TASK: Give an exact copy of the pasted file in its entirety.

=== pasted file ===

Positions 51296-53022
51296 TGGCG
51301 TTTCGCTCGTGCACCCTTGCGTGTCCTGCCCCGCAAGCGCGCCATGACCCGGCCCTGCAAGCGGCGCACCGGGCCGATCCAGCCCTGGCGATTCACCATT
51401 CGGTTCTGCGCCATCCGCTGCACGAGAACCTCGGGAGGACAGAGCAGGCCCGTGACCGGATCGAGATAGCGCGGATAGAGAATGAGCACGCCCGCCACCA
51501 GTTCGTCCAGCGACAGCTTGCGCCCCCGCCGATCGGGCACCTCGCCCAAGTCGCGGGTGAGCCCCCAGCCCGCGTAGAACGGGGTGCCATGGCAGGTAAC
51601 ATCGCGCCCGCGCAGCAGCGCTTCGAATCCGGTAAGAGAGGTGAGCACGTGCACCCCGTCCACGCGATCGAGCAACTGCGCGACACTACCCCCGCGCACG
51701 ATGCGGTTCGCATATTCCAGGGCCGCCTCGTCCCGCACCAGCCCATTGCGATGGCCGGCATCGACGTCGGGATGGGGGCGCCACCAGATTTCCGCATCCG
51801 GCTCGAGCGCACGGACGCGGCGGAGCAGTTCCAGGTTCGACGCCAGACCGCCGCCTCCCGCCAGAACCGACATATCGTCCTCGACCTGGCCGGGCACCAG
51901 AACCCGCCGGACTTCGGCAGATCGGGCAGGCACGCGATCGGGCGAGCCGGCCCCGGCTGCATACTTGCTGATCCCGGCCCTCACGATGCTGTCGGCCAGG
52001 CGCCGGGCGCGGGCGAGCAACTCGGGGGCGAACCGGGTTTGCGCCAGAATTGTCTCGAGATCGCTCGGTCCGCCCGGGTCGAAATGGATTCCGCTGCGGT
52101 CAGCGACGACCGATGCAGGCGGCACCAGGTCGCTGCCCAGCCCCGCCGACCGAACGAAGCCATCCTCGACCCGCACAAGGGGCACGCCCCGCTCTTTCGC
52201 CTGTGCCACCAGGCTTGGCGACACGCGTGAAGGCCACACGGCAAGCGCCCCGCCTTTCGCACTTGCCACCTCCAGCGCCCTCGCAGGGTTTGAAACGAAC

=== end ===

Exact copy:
Positions 51296-53022
51296 TGGCG
51301 TTTCGCTCGTGCACCCTTGCGTGTCCTGCCCCGCAAGCGCGCCATGACCCGGCCCTGCAAGCGGCGCACCGGGCCGATCCAGCCCTGGCGATTCACCATT
51401 CGGTTCTGCGCCATCCGCTGCACGAGAACCTCGGGAGGACAGAGCAGGCCCGTGACCGGATCGAGATAGCGCGGATAGAGAATGAGCACGCCCGCCACCA
51501 GTTCGTCCAGCGACAGCTTGCGCCCCCGCCGATCGGGCACCTCGCCCAAGTCGCGGGTGAGCCCCCAGCCCGCGTAGAACGGGGTGCCATGGCAGGTAAC
51601 ATCGCGCCCGCGCAGCAGCGCTTCGAATCCGGTAAGAGAGGTGAGCACGTGCACCCCGTCCACGCGATCGAGCAACTGCGCGACACTACCCCCGCGCACG
51701 ATGCGGTTCGCATATTCCAGGGCCGCCTCGTCCCGCACCAGCCCATTGCGATGGCCGGCATCGACGTCGGGATGGGGGCGCCACCAGATTTCCGCATCCG
51801 GCTCGAGCGCACGGACGCGGCGGAGCAGTTCCAGGTTCGACGCCAGACCGCCGCCTCCCGCCAGAACCGACATATCGTCCTCGACCTGGCCGGGCACCAG
51901 AACCCGCCGGACTTCGGCAGATCGGGCAGGCACGCGATCGGGCGAGCCGGCCCCGGCTGCATACTTGCTGATCCCGGCCCTCACGATGCTGTCGGCCAGG
52001 CGCCGGGCGCGGGCGAGCAACTCGGGGGCGAACCGGGTTTGCGCCAGAATTGTCTCGAGATCGCTCGGTCCGCCCGGGTCGAAATGGATTCCGCTGCGGT
52101 CAGCGACGACCGATGCAGGCGGCACCAGGTCGCTGCCCAGCCCCGCCGACCGAACGAAGCCATCCTCGACCCGCACAAGGGGCACGCCCCGCTCTTTCGC
52201 CTGTGCCACCAGGCTTGGCGACACGCGTGAAGGCCACACGGCAAGCGCCCCGCCTTTCGCACTTGCCACCTCCAGCGCCCTCGCAGGGTTTGAAACGAAC